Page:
OTT subscriber numbers to top 100 million this year

Tony Gunnarsson

Tony Gunnarsson

The total number of subscribers to online streaming services will pass 100 million on a global basis this year, according to new research by analysts Ovum.

Describing a “new era of streaming entertainment”, Ovum pointed to growing appetite for emerging on-demand platforms as evidence of the swing away from downloads and pay TV.

Ovum predicted that such OTT services such as HBO Now, CBS All Access and Sling TV from traditional TV players would push back against dedicated SVOD business such as Amazon Prime Instant Video, Hulu and Netflix.

This would push online streaming subscriber numbers past 100 million this year, with another 77 million expected by 2019. “What we’re seeing in maturing markets such as the US is that the audience is shifting towards premium linear streaming, which is augmenting well-established free on-demand services such as YouTube,” said Tony Gunnarsson, a senior analyst at Ovum’s TV Practice division.

“The emergence of stand-alone – often linear – streaming propositions such as PlayStation Vue and Yaveo represent the first that truly substitute for traditional pay TV,” he added.

Ovum, part of TBI publisher Informa Telecoms & Media, predicted the market would be come increasingly “unforgiving” to services that “fail to understand the increasingly complex array of choices available to the audience”, and that prices would be pushed downwards as multiplay offers discount bundles services.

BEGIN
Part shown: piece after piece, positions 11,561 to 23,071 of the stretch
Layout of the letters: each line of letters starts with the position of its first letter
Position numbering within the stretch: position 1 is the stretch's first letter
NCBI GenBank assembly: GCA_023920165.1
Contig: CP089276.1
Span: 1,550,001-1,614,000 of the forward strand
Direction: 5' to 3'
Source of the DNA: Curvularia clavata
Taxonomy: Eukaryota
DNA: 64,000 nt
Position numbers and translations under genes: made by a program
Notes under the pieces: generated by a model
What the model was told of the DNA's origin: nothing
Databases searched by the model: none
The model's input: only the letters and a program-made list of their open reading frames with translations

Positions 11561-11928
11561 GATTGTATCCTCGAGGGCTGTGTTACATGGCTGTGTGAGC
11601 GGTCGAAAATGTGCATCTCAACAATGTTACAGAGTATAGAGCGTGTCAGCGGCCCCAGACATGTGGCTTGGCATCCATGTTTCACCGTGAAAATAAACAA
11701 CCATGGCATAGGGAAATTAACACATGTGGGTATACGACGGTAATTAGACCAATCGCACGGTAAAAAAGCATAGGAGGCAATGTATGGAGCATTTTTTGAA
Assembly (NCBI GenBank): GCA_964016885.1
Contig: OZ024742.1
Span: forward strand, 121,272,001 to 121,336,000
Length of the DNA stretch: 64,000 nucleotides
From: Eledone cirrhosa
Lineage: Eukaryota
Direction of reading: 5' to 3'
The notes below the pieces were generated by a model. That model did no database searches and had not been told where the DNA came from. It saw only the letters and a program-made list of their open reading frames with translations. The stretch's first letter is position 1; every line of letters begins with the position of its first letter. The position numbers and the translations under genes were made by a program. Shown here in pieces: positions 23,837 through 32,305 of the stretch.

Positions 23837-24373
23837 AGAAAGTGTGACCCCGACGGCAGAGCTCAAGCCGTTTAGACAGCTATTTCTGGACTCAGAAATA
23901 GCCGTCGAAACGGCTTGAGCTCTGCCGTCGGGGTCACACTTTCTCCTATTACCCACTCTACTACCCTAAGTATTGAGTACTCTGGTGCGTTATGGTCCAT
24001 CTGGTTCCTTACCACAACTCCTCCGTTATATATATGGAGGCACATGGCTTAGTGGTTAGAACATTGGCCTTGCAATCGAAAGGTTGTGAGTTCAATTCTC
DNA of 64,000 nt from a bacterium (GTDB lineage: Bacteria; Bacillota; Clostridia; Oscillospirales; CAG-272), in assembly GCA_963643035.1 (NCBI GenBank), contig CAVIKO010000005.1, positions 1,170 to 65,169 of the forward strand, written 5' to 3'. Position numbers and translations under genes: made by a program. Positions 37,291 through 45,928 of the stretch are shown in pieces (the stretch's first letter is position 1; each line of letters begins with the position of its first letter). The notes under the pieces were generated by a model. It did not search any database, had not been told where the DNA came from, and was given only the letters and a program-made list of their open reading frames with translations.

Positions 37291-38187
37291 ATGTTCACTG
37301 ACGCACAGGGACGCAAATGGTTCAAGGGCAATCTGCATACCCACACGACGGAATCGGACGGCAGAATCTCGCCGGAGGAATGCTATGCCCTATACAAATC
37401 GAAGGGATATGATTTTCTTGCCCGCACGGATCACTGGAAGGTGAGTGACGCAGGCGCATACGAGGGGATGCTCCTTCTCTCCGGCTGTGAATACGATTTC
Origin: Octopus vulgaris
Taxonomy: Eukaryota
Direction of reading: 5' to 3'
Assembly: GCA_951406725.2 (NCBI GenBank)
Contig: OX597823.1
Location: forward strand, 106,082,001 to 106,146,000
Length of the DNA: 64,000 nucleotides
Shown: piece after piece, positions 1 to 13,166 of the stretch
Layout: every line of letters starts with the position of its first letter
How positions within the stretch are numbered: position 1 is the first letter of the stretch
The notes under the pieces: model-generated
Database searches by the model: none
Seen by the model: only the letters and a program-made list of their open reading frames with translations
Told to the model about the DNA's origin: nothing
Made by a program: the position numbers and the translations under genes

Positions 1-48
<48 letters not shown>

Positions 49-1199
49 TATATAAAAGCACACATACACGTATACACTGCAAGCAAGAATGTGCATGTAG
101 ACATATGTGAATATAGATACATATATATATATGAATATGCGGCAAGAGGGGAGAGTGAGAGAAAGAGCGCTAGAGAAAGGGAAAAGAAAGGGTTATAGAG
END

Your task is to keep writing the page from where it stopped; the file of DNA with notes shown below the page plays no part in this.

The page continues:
This would lead to the creation of more programming and content distributors and new release windows.

“We see a shift in how TV is increasingly addressing individuals rather than households, and how the merging of online and broadcast advertising technologies and the ongoing hunger for true ‘Martini TV’ – any time, any place, anywhere – from the audience offers significant incremental revenue opportunities,” said Ed Barton, Ovum’s head of TV research and analysis.

“The proliferation of linear SVOD from traditional TV is just one part of this shift which underpins our firmly held view: TV’s best days lie ahead.”

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